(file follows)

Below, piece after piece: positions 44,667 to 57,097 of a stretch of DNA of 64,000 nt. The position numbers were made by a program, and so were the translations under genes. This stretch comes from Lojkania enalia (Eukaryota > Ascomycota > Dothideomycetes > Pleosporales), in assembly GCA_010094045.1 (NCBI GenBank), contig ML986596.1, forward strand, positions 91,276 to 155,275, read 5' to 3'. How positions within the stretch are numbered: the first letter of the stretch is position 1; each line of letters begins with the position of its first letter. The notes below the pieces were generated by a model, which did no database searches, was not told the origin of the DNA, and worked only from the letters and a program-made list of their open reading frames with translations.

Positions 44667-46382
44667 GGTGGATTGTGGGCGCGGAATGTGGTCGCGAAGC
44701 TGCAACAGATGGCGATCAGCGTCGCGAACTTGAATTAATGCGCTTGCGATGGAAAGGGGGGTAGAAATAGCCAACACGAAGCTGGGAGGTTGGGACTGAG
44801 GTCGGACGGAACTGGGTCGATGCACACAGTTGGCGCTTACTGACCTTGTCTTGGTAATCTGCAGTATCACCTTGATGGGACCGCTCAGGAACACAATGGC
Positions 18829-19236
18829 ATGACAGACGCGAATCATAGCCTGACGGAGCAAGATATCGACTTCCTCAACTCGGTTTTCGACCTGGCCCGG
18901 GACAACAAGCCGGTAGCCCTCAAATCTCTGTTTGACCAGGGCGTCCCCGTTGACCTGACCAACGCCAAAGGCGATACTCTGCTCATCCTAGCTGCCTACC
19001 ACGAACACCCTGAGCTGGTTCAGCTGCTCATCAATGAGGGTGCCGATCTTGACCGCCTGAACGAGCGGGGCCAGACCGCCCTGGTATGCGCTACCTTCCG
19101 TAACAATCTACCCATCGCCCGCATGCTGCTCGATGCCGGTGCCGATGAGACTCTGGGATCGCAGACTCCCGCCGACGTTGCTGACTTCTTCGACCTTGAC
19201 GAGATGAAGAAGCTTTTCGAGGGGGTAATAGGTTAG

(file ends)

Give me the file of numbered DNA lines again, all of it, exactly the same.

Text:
Below, piece after piece: positions 44,667 to 57,097 of a stretch of DNA of 64,000 nt. The position numbers were made by a program, and so were the translations under genes. This stretch comes from Lojkania enalia (Eukaryota > Ascomycota > Dothideomycetes > Pleosporales), in assembly GCA_010094045.1 (NCBI GenBank), contig ML986596.1, forward strand, positions 91,276 to 155,275, read 5' to 3'. How positions within the stretch are numbered: the first letter of the stretch is position 1; each line of letters begins with the position of its first letter. The notes below the pieces were generated by a model, which did no database searches, was not told the origin of the DNA, and worked only from the letters and a program-made list of their open reading frames with translations.

Positions 44667-46382
44667 GGTGGATTGTGGGCGCGGAATGTGGTCGCGAAGC
44701 TGCAACAGATGGCGATCAGCGTCGCGAACTTGAATTAATGCGCTTGCGATGGAAAGGGGGGTAGAAATAGCCAACACGAAGCTGGGAGGTTGGGACTGAG
44801 GTCGGACGGAACTGGGTCGATGCACACAGTTGGCGCTTACTGACCTTGTCTTGGTAATCTGCAGTATCACCTTGATGGGACCGCTCAGGAACACAATGGC
Positions 18829-19236
18829 ATGACAGACGCGAATCATAGCCTGACGGAGCAAGATATCGACTTCCTCAACTCGGTTTTCGACCTGGCCCGG
18901 GACAACAAGCCGGTAGCCCTCAAATCTCTGTTTGACCAGGGCGTCCCCGTTGACCTGACCAACGCCAAAGGCGATACTCTGCTCATCCTAGCTGCCTACC
19001 ACGAACACCCTGAGCTGGTTCAGCTGCTCATCAATGAGGGTGCCGATCTTGACCGCCTGAACGAGCGGGGCCAGACCGCCCTGGTATGCGCTACCTTCCG
19101 TAACAATCTACCCATCGCCCGCATGCTGCTCGATGCCGGTGCCGATGAGACTCTGGGATCGCAGACTCCCGCCGACGTTGCTGACTTCTTCGACCTTGAC
19201 GAGATGAAGAAGCTTTTCGAGGGGGTAATAGGTTAG